The Download: Education dividend
Monday, January 3, 2011
It's hardly news that higher levels of educational attainment bring greater pay and economic security. But it's one of those truths, like the benefits of regular exercise, that probably can’t be invoked too often because the stakes are so high and the number of people that would benefit from taking action based on it is so large.
So it was that the New Year was ushered in with a new report hammering home the point. Saturday's Globe had an account of a new report from the Massachusetts Budget and Policy Center touting the fact that the Bay State workforce has the highest educational attainment level of any state in the country, with 43 percent of Massachusetts workers holding a college degree. The increasing wage premium attached to education helped incomes rise faster here than in the country as a whole over the past three decades, but that has also helped widen the wage gap between those with college degrees and with less schooling.
It’s easy to see that developing higher skills through more education and training is the answer for those on the bottom end of this widening gap; how to make that happen is, of course, the tougher challenge. Andrew Sum, the director of Northeastern University’s Center for Labor Market Studies – and a long-time MassINC research partner – tells the Globe that the state economy is not diversified enough and that we have not done enough to maintain or grow our manufacturing sector. (Sum held forth on these and other issues in this CommonWealth “Conversation” interview last year.) Meanwhile, MassINC research director Ben Forman tells the Globe that we need to focus more on those aiming for two-year community college degrees or certificate programs tied to specific job skills.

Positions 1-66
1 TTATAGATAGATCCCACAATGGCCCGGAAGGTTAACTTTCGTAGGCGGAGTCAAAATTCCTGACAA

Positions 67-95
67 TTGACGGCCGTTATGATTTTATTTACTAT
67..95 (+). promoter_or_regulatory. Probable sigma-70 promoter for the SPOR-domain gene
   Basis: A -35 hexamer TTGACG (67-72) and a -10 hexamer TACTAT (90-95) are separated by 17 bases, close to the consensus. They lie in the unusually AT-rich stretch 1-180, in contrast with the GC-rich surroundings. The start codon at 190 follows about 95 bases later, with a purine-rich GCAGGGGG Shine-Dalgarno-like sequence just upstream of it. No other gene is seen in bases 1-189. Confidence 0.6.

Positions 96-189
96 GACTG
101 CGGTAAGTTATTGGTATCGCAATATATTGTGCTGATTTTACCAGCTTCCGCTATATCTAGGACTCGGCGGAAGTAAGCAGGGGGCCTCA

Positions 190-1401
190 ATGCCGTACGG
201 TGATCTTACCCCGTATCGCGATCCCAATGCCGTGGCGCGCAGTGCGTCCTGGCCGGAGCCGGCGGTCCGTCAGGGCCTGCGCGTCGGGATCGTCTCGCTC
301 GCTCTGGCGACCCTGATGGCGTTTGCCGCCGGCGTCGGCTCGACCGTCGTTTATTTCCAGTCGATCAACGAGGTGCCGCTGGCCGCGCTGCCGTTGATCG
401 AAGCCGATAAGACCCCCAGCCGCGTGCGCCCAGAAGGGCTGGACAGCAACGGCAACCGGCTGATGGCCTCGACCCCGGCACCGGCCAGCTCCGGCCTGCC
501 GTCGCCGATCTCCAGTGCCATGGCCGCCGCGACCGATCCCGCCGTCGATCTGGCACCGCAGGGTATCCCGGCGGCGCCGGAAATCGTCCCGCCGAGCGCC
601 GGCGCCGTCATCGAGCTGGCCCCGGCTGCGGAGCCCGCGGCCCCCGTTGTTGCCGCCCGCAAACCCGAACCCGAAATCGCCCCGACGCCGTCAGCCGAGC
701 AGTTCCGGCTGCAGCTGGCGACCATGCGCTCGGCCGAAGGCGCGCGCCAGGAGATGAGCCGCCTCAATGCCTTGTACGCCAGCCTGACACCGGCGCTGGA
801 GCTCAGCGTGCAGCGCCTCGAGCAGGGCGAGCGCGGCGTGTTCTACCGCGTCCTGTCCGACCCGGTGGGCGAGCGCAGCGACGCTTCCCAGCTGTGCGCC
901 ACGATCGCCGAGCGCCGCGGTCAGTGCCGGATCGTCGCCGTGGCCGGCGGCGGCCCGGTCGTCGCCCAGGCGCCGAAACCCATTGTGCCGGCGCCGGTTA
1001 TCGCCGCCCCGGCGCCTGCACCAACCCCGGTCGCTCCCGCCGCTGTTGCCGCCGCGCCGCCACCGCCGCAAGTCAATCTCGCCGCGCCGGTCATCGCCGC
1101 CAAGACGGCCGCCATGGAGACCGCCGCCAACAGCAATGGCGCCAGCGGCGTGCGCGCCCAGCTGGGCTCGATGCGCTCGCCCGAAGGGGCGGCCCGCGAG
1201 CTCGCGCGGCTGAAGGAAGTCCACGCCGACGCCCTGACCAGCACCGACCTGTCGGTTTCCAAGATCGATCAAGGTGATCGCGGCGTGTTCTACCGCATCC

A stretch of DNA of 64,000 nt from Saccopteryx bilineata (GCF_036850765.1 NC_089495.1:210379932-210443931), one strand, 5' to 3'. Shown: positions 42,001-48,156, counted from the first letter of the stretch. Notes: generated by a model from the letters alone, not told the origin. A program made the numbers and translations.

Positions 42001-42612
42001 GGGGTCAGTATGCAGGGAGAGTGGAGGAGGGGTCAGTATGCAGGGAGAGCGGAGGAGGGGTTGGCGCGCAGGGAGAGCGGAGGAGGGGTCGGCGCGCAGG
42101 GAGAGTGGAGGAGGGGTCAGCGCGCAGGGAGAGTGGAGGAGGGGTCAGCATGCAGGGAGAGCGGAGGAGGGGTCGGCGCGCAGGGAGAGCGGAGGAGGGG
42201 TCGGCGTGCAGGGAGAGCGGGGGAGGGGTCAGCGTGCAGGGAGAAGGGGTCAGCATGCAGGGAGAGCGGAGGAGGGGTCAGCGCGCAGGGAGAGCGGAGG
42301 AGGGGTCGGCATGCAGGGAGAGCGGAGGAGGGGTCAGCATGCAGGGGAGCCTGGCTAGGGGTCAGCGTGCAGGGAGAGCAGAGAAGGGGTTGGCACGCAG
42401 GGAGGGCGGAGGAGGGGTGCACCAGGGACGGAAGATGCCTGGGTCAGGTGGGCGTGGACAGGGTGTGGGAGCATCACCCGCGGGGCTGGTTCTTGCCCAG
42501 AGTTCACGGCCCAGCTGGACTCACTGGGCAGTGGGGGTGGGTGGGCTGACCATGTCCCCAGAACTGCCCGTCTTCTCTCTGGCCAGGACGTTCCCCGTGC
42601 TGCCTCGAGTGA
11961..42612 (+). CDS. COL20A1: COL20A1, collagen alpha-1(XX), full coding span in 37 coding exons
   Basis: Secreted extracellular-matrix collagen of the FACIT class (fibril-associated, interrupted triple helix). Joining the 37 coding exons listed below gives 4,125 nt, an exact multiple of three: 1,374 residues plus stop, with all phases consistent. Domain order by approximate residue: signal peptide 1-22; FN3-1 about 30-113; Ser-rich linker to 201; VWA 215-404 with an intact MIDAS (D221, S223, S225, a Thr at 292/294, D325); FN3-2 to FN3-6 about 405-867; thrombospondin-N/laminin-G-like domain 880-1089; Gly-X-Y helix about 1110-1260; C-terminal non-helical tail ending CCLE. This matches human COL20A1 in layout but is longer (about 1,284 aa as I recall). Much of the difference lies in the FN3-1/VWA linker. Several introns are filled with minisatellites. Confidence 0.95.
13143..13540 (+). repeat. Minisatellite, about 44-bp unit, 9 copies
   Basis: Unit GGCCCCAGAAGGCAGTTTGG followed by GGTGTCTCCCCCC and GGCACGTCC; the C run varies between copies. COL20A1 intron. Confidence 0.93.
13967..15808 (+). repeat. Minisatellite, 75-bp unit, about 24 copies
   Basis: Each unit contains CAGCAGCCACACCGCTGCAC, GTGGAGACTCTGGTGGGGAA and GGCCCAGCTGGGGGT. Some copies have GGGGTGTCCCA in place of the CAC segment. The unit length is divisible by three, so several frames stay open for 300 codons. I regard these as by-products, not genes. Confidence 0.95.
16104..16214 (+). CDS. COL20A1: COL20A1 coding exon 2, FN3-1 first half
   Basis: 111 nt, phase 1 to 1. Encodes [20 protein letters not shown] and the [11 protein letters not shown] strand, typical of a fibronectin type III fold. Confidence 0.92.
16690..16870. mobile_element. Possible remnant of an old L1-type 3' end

It was 10 years ago this month that MassINC issued its New Skills for a New Economy report, which found that one-third of the state’s workforce – 1.1. million workers – lacked the skills needed for the jobs of the emerging “new economy.” The penalty being paid by workers – as well the state’s economy as a whole -- for that misalignment has only grown in the decade since then. Jerry Rubin, who runs Jewish Vocational Service, one of the state’s leading workforce development agencies, and John Schneider, MassINC’s executive vice president and the director of the organization’s New Skills campaign, have been pondering a plan of action for the state to address these issues. Look for their prescription in the Winter issue of CommonWealth later this month.
In a drumbeat we're likely to hear much more of throughout the new year, the Globe reports that Medicaid costs are strangling the state budget – and budget officials in the administration and Legislature say tough choices loom.
Finding ways to cut health care costs will be a priority for the next legislative session, reports the MetroWest Daily News.